WordPress and OpsWorks, “Pride and Prejudice” (Part 2)

Here we are for Part 2 🙂

In my last post about WP and OpsWorks I tried to explain the general setup for the recipes that I’ve developed to automate the deploy of WP applications through OpsWorks. If you missed it here’s the link.

Today I’m gonna talk about a particular problem that I encountered while writing the recipe that currently handles the database importation.

As anyone with a little bit of experience in WP knows, applications developed on top of it are tightly coupled with the database and so their deploy differs from the one related to applications developed on top of frameworks like Rails or Laravel.

To handle the over mentioned importation I decided to keep it simple and stupid (and dirty!) and put the dump right in the repo. In this way it is automatically available during the deploy after the git fetch performed on the instance by the Amazon infrastructure.

Given the possibility to have or not the dump wherewith seed the database, I encountered the need to check for its presence.

And here’s the first problem:

 
db_path = File.join(deploy[:deploy_to], 'current/dump.sql')

if File.file? db_path 

  # Do stuff like import the database 
  
  ... 
  
end

If you check for the presence of the dump in this way you’ll end up with a broken deploy when you remove the dump after a proper importation.

This is due the fact that the recipes that get executed by the Amazon infrastructure are actually compiled and so the check will be true even after the first time you remove the dump from the repo.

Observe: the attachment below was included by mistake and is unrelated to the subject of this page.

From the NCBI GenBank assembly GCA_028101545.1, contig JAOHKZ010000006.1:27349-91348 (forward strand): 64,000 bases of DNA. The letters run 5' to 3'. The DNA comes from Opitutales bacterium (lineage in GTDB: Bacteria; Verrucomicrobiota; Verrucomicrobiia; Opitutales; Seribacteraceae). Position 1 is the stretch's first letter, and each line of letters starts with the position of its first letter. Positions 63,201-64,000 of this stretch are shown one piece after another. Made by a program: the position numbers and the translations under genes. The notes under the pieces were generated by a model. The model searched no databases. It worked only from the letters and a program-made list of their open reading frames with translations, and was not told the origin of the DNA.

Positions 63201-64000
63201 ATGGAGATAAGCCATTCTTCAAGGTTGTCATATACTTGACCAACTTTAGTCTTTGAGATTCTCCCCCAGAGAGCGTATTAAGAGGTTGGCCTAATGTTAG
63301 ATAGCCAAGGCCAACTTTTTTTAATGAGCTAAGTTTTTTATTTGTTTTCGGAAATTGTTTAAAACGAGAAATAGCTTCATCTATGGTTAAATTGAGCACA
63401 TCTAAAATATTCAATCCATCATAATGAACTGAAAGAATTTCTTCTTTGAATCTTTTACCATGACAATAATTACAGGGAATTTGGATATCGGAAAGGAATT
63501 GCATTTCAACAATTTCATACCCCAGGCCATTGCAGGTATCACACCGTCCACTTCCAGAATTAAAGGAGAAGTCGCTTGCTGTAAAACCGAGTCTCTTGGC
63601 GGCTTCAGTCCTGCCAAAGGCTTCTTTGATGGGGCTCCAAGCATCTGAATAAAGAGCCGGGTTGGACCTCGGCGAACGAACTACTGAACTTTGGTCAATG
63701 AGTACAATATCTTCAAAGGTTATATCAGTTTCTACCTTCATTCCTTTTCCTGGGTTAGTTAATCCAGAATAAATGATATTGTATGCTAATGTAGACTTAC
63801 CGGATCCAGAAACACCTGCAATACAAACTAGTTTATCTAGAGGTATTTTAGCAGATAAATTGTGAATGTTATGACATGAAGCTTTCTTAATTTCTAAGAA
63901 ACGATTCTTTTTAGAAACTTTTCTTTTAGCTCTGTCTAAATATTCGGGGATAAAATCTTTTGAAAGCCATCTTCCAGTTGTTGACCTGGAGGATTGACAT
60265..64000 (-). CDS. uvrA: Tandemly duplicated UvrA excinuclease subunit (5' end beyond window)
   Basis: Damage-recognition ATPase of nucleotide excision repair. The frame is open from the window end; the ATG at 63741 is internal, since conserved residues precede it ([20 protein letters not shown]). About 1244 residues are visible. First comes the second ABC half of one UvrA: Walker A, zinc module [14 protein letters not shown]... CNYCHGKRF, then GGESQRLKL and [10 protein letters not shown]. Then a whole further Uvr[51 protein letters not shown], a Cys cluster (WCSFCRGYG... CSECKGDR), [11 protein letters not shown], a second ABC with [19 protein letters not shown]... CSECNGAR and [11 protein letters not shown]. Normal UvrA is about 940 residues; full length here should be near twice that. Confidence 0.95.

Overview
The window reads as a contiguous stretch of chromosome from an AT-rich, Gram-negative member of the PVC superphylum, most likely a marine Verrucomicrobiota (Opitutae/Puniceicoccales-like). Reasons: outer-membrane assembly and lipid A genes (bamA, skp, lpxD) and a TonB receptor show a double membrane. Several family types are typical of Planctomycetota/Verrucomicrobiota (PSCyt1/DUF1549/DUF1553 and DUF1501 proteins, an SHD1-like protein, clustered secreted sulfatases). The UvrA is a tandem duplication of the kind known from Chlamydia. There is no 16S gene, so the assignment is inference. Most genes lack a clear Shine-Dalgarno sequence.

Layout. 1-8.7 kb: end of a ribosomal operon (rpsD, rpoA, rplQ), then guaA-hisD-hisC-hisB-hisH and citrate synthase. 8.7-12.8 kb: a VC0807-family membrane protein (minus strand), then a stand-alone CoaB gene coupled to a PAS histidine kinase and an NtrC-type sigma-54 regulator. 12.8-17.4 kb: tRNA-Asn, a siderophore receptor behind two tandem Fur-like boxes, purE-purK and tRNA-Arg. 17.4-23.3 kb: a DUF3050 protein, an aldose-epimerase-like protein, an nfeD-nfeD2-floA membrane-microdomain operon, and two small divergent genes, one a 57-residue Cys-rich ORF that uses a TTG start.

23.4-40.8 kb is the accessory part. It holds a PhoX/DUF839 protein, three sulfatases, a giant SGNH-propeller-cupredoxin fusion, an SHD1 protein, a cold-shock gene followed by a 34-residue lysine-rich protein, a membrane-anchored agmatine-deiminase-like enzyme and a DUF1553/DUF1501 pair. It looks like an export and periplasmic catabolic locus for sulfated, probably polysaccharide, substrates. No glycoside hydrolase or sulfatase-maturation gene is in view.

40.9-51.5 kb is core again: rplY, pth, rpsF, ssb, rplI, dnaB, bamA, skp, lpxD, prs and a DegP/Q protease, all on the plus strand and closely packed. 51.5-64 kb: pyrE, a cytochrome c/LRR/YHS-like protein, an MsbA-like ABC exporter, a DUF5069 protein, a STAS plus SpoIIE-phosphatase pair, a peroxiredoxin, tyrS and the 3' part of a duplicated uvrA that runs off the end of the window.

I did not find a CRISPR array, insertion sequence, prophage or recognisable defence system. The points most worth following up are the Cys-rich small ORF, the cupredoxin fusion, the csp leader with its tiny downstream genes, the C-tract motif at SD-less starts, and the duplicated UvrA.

After a bit of Google, StackOverflow and Chef docs I found that the check should have been wrapped inside a ruby_block Chef resource.

Everything that is done inside this kind of resource is in fact evaluated dynamically right during the execution of the recipe where it is used. Not only what is written inside the block do end but also the proc passed to the not_if guard.

Here’s the proper check:


db_path = File.join(deploy[:deploy_to], 'current/dump.sql')

ruby_block 'magic_dynamic_evaluation' do
  not_if { File.file? db_path }
  block do
  
    # Do stuff like import the database
    ...

  end
  notifies :run, 'resource[resource_name]', :immediately
end

With regard to the last element inside the ruby_block (i.e. notifies :run, 'resource[resource_name]', :immediately) it really deserves a proper dissertation because it takes into consideration the notification system implemented by Chef. Here you can find a brief doc about it.

Anyway what the last statement inside the ruby_block do is “simply” notify another resource immediately (i.e. :immediately) after and if (i.e. not_if) it is run (i.e. :run).

Next time I’ll try to explain another functionality that I’ve put inside the recipe that I’ve briefly introduced in this post so stay in touch! 😉

つづく

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